Harvard Business Review Gone Wrong: When You No Longer Preach What You Teach

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Last weekend, while perusing the magazine rack at Barnes and Noble, I noticed that they were now selling full magazine subscriptions to the Harvard Business Review (HBR). I was surprised to see that the in-store price at B&N was only $69. Last time I checked, HBR was usually north of $100 so this seemed like a great deal.

I didn’t pull the trigger at the time, but left thinking that at $69 it was too good a deal to pass up.

I had subscribed to the HBR in the past so it was no surprise that later in the week I received an offer in the mail to resubscribe to the magazine. What was a surprise was the rate.

I was being offered a “corporate discount” that was the “LOWEST RATE WE ALLOW” for the bargain price of $79.

Really?

Technically, the $79 offer did include a free “bookmark” and “leadership guide” but why wasn’t the “LOWEST RATE WE ALLOW” the same or better than the in-store offer? Why didn’t they offer me an option without the gifts for the same $69 price? Oh, and as far as the “LOWEST RATE WE ALLOW”, right now Amazon is offering the same HBR subscription for $79.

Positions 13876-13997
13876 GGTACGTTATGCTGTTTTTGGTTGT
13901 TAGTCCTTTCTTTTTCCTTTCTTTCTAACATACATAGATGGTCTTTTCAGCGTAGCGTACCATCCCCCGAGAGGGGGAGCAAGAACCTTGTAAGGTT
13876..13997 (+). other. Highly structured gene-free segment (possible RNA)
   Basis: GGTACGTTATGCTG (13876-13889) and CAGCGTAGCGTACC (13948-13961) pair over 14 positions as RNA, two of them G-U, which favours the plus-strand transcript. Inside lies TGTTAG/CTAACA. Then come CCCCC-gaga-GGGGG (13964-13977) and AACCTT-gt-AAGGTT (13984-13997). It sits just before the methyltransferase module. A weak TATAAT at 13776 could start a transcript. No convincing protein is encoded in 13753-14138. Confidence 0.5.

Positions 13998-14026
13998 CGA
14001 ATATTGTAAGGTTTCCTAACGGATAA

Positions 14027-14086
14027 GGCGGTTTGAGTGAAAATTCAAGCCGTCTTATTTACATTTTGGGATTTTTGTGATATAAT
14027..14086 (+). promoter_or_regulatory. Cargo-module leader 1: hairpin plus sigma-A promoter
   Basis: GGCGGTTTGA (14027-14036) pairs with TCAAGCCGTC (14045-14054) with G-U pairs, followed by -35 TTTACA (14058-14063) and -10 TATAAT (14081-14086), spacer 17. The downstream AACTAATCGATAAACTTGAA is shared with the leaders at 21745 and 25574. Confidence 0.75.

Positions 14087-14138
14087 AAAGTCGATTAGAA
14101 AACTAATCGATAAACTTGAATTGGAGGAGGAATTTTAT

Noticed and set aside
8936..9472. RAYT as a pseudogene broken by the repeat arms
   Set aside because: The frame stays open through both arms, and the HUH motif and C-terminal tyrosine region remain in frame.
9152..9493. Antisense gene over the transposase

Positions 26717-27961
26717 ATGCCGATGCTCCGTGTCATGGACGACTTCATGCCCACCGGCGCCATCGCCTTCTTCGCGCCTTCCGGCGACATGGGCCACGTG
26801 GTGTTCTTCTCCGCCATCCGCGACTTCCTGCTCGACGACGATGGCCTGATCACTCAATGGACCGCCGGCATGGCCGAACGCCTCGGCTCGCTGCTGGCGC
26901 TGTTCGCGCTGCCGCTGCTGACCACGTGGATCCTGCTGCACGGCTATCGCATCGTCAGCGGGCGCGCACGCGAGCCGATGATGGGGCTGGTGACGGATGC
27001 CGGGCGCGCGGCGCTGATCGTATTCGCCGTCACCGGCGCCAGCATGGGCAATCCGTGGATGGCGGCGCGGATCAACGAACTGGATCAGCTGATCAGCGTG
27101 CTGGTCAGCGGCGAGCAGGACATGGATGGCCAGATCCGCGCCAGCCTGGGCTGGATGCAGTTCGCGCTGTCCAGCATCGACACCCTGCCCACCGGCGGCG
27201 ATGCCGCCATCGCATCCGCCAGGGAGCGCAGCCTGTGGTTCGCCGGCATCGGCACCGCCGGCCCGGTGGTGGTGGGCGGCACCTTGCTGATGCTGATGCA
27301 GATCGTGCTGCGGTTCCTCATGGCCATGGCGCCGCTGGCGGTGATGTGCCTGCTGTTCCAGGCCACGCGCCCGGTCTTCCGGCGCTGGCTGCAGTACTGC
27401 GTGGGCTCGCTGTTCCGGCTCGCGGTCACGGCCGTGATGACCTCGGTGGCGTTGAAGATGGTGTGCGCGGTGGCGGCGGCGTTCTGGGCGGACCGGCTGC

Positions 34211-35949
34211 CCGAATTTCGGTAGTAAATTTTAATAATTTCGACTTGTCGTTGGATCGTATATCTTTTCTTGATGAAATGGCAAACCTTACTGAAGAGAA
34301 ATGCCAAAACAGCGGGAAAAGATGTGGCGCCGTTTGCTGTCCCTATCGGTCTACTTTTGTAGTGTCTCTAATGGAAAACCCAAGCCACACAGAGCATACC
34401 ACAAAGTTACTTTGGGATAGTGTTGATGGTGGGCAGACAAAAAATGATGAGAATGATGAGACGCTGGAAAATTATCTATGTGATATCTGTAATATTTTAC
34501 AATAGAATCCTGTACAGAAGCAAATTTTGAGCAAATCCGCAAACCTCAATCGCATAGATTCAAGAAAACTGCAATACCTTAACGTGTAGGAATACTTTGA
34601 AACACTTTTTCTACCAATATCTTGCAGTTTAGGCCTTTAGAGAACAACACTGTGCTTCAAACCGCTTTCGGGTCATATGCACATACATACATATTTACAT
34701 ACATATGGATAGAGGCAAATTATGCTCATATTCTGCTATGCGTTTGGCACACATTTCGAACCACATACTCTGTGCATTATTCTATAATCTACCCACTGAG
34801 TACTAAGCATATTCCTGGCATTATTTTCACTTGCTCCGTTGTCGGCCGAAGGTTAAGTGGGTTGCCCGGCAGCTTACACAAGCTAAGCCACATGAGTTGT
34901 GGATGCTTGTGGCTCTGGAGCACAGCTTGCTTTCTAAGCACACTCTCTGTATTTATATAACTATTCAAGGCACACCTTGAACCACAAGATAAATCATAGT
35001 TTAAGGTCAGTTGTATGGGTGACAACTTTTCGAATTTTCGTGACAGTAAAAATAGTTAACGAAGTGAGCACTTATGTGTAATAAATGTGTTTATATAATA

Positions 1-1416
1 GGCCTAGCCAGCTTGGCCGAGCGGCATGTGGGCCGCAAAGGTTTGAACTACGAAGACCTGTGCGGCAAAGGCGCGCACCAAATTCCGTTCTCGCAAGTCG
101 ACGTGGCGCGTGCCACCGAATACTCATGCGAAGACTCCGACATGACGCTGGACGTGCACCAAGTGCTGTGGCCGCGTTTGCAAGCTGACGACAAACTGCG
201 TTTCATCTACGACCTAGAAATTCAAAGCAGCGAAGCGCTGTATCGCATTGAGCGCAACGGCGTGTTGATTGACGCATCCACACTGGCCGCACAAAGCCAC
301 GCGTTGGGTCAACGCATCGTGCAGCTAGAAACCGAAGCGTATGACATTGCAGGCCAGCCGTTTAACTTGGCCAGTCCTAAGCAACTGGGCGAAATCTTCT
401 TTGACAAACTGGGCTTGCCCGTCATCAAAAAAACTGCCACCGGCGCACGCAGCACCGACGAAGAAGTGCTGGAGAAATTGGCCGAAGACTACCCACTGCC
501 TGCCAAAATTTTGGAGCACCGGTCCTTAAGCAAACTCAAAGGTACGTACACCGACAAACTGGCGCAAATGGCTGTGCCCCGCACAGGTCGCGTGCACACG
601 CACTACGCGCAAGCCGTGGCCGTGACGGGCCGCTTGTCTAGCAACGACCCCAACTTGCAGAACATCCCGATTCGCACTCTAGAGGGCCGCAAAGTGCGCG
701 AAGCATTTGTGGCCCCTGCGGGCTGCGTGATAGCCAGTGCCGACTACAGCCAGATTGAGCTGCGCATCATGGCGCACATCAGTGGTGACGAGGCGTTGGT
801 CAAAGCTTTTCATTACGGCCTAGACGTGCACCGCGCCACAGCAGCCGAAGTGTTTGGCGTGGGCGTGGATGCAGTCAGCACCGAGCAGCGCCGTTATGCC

The fact that HBR would offer a total stranger, who has seen not been a subscriber, a better deal, at a much great cost to them (when you take into account B&N’s margin), makes no sense at all.

While I really did expect a different experience coming from the Harvard Business Review, as a marketer, I do understand the challenges of aligning the different market channels – web, retail, direct mail, etc.

Creating a customer experience across channels is hard work and I would say requires maniacal discipline. Adam Richardson (writing on one of my favorite blogs, the Harvard Business Review Blog) talks about this challenge and why so few companies deliver when it comes providing a great customer experience. Adam comments,

Crafting a great customer experience requires enormous amounts of collaboration across groups in a company that often work independently and at different stages of product development. In many cases marketing, product design, customer services, sales, advertising agency, retail partners must all be working in concert to create even a single touchpoint.

I wouldn’t say HBR lost me as a customer, but I don’t feel like their marketing channels are aligned and I am definitely not feeling special at this point.

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